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  1. #1
    Join Date
    Dec 2009
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    5

    Default Disrupting the Natural Flow of Water / Drainage Law

    My question involves personal property located in the State of: Michigan

    I have a neighbor that has disrupted above ground water flow by building a dam, which has subsequently put more water on my property / flooding. I have called the local township for help but they will not support me, saying it is a civil suit. The neighbor has vowed not remove the dam stating it is his right to not have sitting water on his property. Knowing the correct fix to water problem will need to involve the neighbor that will not work with me, what action or process do I need to take to getting this fixed, what is the cheapest route?

    Help Please!!!

  2. #2
    Join Date
    Jan 2006
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    27,121

    Default Re: Disrupting the Natural Flow of Water / Drainage Law

    contact the Mi DNR. Many actions that alter the natural flow of water must be approved by the DNR. There are horrific stories about people that spent thousands of dollars altering water flow only to be required to spend thousands more to reverse the damage to the natural flow.


    If you cannot find any help there, you can sue the guy for damaging your land. Even if he has the right to alter the flow, he does not have the right to damage another's land in the process and would most likely be liable to you for the damages. Of course, that will cost some money to sue so I would go the DNR route first.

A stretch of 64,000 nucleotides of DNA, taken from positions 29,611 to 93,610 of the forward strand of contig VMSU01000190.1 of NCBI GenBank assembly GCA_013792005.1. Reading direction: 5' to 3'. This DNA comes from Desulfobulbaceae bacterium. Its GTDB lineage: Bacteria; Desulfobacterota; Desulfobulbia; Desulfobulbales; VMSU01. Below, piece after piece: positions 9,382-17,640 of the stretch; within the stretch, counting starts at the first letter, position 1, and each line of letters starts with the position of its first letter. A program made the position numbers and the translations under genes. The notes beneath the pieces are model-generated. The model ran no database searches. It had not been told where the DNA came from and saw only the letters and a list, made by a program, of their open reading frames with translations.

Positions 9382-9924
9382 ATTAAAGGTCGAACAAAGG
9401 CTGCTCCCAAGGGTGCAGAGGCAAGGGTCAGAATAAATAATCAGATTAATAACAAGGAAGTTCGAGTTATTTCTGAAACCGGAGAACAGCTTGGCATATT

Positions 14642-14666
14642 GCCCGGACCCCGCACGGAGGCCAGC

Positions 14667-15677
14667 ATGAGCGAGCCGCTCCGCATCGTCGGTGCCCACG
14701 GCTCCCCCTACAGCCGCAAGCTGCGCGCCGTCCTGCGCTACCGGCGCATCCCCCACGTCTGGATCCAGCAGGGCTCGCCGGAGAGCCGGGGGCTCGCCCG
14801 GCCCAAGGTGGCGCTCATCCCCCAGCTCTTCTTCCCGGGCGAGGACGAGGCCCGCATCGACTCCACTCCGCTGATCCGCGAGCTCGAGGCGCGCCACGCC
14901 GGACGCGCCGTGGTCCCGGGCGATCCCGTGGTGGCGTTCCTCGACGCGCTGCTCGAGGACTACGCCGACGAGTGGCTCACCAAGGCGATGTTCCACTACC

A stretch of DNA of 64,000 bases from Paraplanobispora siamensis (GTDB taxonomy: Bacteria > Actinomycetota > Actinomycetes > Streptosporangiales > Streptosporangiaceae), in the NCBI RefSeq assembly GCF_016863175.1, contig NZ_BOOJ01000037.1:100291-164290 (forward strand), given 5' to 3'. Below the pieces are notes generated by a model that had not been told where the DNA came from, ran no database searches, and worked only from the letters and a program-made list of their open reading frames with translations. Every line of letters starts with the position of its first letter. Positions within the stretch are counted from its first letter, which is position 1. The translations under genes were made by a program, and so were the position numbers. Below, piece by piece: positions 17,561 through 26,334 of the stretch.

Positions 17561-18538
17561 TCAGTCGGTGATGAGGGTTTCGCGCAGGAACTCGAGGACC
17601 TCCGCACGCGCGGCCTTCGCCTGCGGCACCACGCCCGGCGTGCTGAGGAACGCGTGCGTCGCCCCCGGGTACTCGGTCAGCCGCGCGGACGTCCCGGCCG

3. #3
    Join Date
    Dec 2009
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    5

    Default Re: Disrupting the Natural Flow of Water / Drainage Law

    Thank you for the reply, I have contacted the DNR and hoping for a reply from the voice message I left them. I also should have noted that this individual that has built the dam is the retired police chief (from what I have been told) and seems to have buds in every area I try to follow, epically the township supervisor (that sits on every local board know to man). This is a classic case of the goodolboy network going on.

    I have also uploaded some pictures to give a visual, on the first one I outlined in blue how the water has been flowing when it gets high in the fall and spring. The second one shows the location of the dam and the efforts is stopping the water to getting the low point in the wetlands; the third is a picture of the dirt he has started to bring in to build this dam.

    http://www.flickr.com/photos/45675871@N03/4193290264/
    http://www.flickr.com/photos/45675871@N03/4192528495/
    http://www.flickr.com/photos/45675871@N03/4192528525/

  4. #4
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    Jan 2006
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    Default Re: Disrupting the Natural Flow of Water / Drainage Law

    sounds like the area I live in as well.

    I would just keep trying with the DNR for now. Take pictures of everything to document his alterations and if he has a problem with that, too bad, there is nothing illegal about taking pictures, even if they include him, if taken from the road or your property. Just figured I would add that in just in case he happened to argue about you taking pictures of him doing the work.